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Buchanan, Joseph Rodes (11 December 1814–26 December 1899), physician and author, was born in Frankfort, Kentucky, the son of Joseph Buchanan, a physician, and Nancy Rodes Garth. His father had a varied career as a physician and journalist and was one of the first faculty members at Transylvania University in Lexington. Upon his father’s death in 1829, Buchanan worked as both a printer and schoolteacher in Lexington. In 1835 he became acquainted with the “science” of phrenology formulated by the European investigators, Franz Joseph Gall and Johann Gaspar Spurzheim. Buchanan found phrenology to be a promising technique for investigating humanity’s moral and intellectual capacities and resolved to further his studies by entering medical school at the University of Louisville....

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Charles Caldwell. Courtesy of the National Library of Medicine (B04072).

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Caldwell, Charles (14 May 1772–09 July 1853), physician, author, and teacher, was born in Caswell County, North Carolina, the son of Charles Caldwell, a farmer. His mother’s maiden name was Murray, although her given name is unknown. Caldwell’s father was an elder in the Presbyterian church and wanted Charles to become a minister. Accordingly, from the age of eleven to fourteen, Caldwell studied Latin and classical literature at a Latin school operated by Dominie Harris in Mecklenburg County. By the time Caldwell left Harris’s school, however, he had decided against a religious career....

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Fowler, Lorenzo Niles (23 June 1811–02 September 1896), phrenologist, was born in Cohocton, Steuben County, New York, the son of Horace Fowler and Martha Howe, farmers. He pursued studies that would lead to the ministry and also studied in the classical department of Amherst Academy, Amherst, Massachusetts. Deeply influenced by his older brother ...

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Fowler, Orson Squire (11 October 1809–18 August 1887), phrenologist and publisher, was born in Cohocton, Steuben County, New York, the son of Horace Fowler, a farmer, and Martha Howe. He was graduated from Amherst College in 1834 and in 1835 married Eliza Brevoort Chevalier, a widow, by whom he had two children. Though educated for the ministry, he devoted himself to phrenology, the “science” of the mind that was formulated by Franz Joseph Gall and introduced to the United States by Johann Gaspar Spurzheim. Phrenology postulated that, because the brain was the organ of the mind and shaped the skull, there was an observable concomitance between the mind (talents, disposition, character) and the shape of the head. In an analysis, a phrenologist examined the latter to determine the former. Immediately after graduation Fowler started his professional career as itinerant practical phrenologist in New England. Using charts and a phrenological bust, he lectured on phrenology and analyzed heads, sizing “organs” or “faculties” such as amativeness, combativeness, firmness, and ideality to determine character. It was believed that each faculty manifested itself through its own cerebral organ, the size of which indicated its functional power. The size of the organ, it was believed, could be increased or decreased by exercise....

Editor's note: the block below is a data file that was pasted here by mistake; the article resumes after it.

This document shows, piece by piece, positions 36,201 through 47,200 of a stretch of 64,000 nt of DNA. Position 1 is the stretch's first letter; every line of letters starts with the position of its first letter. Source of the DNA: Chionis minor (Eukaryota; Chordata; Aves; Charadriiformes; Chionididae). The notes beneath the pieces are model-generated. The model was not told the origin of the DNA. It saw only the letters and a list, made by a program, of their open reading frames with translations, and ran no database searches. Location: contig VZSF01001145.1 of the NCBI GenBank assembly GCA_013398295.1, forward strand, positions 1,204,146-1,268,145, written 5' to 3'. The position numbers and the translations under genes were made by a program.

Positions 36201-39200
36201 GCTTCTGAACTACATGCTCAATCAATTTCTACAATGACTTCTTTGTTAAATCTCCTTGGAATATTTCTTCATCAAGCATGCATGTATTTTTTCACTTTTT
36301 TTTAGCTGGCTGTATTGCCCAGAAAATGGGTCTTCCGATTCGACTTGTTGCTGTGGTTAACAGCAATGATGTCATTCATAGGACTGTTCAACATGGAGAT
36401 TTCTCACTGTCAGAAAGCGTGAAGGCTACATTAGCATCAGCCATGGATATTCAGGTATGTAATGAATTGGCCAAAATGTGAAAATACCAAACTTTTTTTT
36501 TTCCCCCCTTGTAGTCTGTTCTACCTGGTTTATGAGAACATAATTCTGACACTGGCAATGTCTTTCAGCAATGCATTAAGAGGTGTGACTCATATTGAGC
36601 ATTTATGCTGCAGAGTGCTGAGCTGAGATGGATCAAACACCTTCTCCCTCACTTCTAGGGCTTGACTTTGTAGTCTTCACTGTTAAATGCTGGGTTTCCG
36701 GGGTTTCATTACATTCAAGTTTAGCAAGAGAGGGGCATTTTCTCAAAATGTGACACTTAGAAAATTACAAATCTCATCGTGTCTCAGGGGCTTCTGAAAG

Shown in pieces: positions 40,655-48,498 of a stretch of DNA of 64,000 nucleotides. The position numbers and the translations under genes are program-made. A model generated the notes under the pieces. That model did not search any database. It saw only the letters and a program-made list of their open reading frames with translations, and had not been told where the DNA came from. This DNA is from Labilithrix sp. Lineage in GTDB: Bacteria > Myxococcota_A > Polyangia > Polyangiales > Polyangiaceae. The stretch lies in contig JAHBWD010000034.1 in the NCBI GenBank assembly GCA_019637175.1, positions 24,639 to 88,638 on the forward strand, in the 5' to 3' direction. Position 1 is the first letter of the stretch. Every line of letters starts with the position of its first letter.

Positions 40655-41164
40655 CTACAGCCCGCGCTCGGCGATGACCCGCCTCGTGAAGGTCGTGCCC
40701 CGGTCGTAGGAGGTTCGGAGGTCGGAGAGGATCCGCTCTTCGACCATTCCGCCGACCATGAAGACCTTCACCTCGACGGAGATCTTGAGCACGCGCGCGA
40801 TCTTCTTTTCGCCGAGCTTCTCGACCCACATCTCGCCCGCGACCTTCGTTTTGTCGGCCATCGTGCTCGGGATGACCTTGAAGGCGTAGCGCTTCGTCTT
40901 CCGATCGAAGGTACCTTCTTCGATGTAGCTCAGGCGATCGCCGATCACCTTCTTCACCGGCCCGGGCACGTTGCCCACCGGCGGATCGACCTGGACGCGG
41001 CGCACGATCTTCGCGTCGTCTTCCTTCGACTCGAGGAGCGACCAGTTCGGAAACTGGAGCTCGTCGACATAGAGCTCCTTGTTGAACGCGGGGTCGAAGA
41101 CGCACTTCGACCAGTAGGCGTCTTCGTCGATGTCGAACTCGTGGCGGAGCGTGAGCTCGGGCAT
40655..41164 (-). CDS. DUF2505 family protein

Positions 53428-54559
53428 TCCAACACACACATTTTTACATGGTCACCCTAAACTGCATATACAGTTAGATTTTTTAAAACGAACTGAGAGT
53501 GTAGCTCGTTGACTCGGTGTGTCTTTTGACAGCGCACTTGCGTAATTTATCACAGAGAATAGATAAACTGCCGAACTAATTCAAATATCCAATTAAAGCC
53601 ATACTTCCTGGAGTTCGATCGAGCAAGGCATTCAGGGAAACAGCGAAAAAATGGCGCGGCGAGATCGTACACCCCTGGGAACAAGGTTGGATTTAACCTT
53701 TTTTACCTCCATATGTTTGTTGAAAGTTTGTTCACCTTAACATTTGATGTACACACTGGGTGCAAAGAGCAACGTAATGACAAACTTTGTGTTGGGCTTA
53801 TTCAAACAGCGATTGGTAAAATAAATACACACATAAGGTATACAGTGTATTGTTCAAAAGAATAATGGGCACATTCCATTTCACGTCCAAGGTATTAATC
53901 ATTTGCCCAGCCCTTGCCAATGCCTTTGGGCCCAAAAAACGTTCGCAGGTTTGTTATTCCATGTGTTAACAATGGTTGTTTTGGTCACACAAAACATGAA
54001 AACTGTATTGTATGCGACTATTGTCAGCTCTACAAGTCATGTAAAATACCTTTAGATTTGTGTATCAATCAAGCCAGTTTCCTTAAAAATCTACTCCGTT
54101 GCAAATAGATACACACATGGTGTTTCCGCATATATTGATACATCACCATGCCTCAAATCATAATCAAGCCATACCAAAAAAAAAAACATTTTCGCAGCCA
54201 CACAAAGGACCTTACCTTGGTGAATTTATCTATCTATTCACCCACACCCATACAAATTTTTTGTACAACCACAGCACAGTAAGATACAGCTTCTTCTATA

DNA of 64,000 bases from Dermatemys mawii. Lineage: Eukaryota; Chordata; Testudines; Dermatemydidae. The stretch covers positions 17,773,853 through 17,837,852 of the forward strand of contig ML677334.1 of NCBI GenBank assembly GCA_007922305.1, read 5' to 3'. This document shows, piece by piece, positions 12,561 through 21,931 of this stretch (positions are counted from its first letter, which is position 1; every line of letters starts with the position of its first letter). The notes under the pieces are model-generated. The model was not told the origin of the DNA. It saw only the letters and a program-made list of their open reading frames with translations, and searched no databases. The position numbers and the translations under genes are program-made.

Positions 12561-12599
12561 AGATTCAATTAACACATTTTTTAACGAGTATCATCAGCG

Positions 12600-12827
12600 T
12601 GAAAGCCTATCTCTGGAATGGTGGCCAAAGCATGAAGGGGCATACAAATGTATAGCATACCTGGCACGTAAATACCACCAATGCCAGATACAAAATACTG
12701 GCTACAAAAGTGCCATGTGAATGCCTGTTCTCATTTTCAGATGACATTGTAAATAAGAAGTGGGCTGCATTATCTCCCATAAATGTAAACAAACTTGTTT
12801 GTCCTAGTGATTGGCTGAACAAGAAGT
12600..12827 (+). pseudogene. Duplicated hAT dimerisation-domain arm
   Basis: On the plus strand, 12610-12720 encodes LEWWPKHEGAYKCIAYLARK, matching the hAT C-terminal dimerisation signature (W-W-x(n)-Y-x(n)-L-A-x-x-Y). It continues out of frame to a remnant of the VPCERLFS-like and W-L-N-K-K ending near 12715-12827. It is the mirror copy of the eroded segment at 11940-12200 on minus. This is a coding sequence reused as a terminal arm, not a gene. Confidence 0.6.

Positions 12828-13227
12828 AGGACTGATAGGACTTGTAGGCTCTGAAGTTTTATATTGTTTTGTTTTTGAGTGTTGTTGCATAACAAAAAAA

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Sizer, Nelson (21 May 1812–18 October 1897), phrenologist, was born in Chester, Massachusetts, the son of Fletcher Sizer, a mechanic, and Lydia Bassett. At fourteen he worked in a woolen mill, becoming its manager three years later. Subsequently he was a carpenter and then partner in a paper mill, and he also contributed articles to the local press. In 1832, when Johann Gaspar Spurzheim lectured on phrenology in Boston, Sizer was deeply impressed with the new so-called science of mind. In 1833 he married Lucinda Maria Phelps, with whom he had two children. She died in 1839, and in that year he abandoned paper manufacturing to devote himself to phrenology....

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Wells, Samuel Roberts (04 April 1820–13 April 1875), publisher, was born in West Hartford, Connecticut, the son of Russell Wells, a farmer (mother’s name unknown). Shortly after his birth the family moved to a farm near Little Sodus Bay on Lake Ontario in Wayne County, New York. Samuel was apprenticed to a tanner and currier, but, planning to study medicine at Yale, he pursued some preliminary work by reading medical texts....